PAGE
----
"We weren't ready for O'Brien," Richardson said. "He was much quicker than Hanratty. We all met in the backfield and shook hands over Hanratty. When O'Brien came in, that changed. But we still hit them wherever they went. Phillips put so many forearms into (All-America receiver) Jim Seymour, he couldn't catch the ball."
The biggest catch of the day might have been Gene Washington's 42-yard reception of a Jimmy Raye pass to set up the Spartans' first touchdown. It might have been Bob Gladieux's grab of an O'Brien pass over Phillips' outstretched fingers for a 34-yard Irish TD. Or it might have been the way Richardson roared over and caught O'Brien, who was about to break free at the 10.
"My adrenaline was pumping so fast on that play I'll never forget it," said Richardson, a 6-foot-3, 257-pounder in his playing days. "When he rolled out, no one was close to him. I really stretched it out to catch him. That was the fastest anyone had seen me run. And I used to run the 100 and 220 in high school."
It was the most vivid memory of a solid career, but not the first one. Richardson recalled his first varsity snap against Illinois in 1964, when he was sent in by Duffy Daugherty to stop a drive at the 2-yard line.
"I'm playing middle guard, and my job is to key on the fullback," Richardson said. "I look over and see Dick Butkus at center, with frozen blood all over his face. Yeah, the guy scored on the next play."
Richardson and Daugherty hailed from the same county in Pennsylvania. But the two guys who had the greatest impact on the defense in Richardson's eyes were Webster, from South Carolina, and fire-breathing coordinator Hank Bullough, an Ohio native.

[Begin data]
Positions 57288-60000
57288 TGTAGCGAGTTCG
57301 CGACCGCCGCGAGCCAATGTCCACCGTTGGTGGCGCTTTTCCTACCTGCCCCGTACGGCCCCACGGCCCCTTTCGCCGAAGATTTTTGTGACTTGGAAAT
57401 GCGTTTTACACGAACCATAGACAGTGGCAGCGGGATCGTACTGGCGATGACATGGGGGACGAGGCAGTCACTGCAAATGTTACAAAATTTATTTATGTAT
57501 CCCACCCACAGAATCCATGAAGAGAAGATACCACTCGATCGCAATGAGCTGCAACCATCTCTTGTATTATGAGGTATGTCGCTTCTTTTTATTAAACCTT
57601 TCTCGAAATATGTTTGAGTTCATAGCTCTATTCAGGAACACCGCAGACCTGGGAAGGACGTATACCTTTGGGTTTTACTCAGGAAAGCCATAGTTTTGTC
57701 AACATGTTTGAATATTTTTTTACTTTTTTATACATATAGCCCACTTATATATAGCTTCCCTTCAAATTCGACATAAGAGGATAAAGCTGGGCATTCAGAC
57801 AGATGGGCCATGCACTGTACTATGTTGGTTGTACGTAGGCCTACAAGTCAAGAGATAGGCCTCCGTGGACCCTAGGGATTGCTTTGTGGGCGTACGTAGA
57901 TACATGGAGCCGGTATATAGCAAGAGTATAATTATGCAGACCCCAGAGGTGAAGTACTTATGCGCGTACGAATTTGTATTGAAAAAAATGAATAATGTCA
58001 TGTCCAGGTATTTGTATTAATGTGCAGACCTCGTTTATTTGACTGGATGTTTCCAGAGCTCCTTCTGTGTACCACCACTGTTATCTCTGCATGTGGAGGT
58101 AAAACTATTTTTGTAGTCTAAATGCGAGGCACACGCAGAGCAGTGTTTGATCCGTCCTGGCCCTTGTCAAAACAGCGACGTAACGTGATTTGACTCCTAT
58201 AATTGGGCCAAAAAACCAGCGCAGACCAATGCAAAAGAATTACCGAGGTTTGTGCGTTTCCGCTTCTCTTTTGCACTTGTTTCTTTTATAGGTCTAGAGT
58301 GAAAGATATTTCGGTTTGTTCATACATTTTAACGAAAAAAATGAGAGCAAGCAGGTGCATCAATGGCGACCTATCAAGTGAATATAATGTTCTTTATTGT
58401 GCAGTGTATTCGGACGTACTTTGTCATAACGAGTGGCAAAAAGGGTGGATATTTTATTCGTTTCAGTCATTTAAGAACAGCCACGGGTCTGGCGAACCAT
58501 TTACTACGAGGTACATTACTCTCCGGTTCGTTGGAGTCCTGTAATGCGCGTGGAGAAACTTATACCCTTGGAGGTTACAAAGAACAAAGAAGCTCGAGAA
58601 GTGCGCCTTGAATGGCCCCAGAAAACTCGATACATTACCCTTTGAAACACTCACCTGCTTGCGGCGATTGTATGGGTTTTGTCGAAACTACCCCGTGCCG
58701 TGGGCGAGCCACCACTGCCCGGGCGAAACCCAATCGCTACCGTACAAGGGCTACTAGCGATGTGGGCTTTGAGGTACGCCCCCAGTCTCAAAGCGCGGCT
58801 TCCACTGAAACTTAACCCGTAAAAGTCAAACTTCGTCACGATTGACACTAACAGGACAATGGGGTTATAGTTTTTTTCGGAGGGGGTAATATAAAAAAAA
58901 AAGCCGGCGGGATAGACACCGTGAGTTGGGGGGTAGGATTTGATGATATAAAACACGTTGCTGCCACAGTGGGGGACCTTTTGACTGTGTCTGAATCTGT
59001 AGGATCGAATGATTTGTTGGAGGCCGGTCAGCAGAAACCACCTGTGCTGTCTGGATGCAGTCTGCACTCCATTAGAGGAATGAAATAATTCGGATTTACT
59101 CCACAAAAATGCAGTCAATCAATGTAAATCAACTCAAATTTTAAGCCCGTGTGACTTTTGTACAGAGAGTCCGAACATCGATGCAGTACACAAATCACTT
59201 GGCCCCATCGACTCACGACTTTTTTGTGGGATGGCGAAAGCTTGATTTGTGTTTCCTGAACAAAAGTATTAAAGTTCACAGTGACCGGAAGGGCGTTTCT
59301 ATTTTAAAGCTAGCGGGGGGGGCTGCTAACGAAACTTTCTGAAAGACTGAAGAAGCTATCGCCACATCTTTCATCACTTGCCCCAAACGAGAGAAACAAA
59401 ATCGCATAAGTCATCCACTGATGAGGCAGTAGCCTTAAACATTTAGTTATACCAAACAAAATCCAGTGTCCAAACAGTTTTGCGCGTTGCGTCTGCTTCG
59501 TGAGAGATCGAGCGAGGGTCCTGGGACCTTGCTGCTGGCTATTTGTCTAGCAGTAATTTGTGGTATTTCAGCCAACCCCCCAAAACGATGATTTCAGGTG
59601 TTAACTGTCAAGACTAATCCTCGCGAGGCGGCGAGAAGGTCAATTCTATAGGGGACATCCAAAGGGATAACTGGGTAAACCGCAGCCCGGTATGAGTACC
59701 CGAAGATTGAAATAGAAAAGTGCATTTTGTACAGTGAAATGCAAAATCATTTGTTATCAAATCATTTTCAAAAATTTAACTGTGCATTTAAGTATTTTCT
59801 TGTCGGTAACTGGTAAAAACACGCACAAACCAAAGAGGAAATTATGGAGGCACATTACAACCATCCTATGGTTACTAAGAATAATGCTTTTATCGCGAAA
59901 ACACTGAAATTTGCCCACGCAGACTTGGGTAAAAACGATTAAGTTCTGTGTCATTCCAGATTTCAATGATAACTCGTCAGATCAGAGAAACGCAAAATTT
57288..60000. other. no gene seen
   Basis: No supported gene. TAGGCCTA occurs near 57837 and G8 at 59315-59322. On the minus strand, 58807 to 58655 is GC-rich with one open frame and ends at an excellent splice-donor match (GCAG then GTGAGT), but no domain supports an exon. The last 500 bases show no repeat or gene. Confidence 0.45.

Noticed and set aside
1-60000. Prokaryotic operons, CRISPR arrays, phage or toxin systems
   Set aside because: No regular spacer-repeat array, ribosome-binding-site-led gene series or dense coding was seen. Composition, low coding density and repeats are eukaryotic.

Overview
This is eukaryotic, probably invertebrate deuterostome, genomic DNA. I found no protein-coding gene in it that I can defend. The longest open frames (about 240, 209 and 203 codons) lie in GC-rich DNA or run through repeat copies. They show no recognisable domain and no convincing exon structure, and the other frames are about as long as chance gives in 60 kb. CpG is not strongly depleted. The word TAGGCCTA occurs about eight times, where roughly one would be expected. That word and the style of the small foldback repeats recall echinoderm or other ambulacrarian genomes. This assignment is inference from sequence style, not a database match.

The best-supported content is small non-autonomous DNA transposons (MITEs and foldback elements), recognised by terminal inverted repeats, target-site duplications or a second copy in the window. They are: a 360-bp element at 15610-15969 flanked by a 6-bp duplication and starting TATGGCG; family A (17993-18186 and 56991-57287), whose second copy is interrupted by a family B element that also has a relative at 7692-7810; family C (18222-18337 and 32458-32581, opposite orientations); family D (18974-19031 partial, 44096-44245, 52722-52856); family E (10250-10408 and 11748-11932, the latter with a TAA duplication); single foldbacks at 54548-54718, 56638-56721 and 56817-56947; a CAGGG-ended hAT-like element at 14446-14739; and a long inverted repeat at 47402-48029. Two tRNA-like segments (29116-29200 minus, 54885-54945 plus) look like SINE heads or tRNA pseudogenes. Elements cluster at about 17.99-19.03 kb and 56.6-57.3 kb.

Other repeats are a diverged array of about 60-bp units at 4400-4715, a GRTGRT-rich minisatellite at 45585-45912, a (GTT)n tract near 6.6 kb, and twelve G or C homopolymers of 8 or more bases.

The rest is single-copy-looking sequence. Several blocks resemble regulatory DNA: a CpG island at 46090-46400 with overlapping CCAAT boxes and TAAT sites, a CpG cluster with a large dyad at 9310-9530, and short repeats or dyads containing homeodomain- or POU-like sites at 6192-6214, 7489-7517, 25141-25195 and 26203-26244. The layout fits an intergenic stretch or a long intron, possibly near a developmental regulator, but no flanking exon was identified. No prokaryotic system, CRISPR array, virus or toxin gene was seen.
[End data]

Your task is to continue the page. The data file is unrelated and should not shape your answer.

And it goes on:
"George was an unbelievable ballplayer, just unbelievable," Richardson said. "You can have all the rest. Webster changed the game. I don't know how he did it. But I know they'll never have another one like him. He was a perfectionist, the spirit of the defense and the other one Duffy called on to keep some guys out of trouble."
The worst trouble an MSU player could have in those days was to get Bullough mad, which happened all too often at practice. Richardson is still cleaning the tobacco stain off his face from one harangue.
"Hank was a lot like Bill Cowher of the Steelers," Richardson said. "He had this big mouthful of tobacco and was always spitting on you. He'd always have a piece of tobacco hanging off his chin. But we used to practice under this rack of iron piping, about 4 feet off the ground. Whoever hit the hardest and moved his feet the fastest came out the other end. If that wasn't you, when Hank finished screaming, the next guy you went against got beat up."
While four Spartans were taken in the first eight picks of the 1967 NFL Draft, Richardson's draft concerns after the Notre Dame game involved a military physical. He spent six years in the National Guard and retired three years ago as a vice president of Pathmark, an East Coast grocery chain.
At 330 pounds these days, Richardson has sampled more than his share of products. But he's excited about returning home to watch the 3-0 Spartans and to reminisce with teammates.
"I watched them play Eastern Michigan and was pretty impressed by what I saw against Pitt," he said. "Then, I watched Notre Dame play. My first thought was that they could be beat and weren't a No. 2 team in the nation. Maybe they were in '66. But we'll talk about that when we all get together. And I'll look up in the sky and say hi to Coach."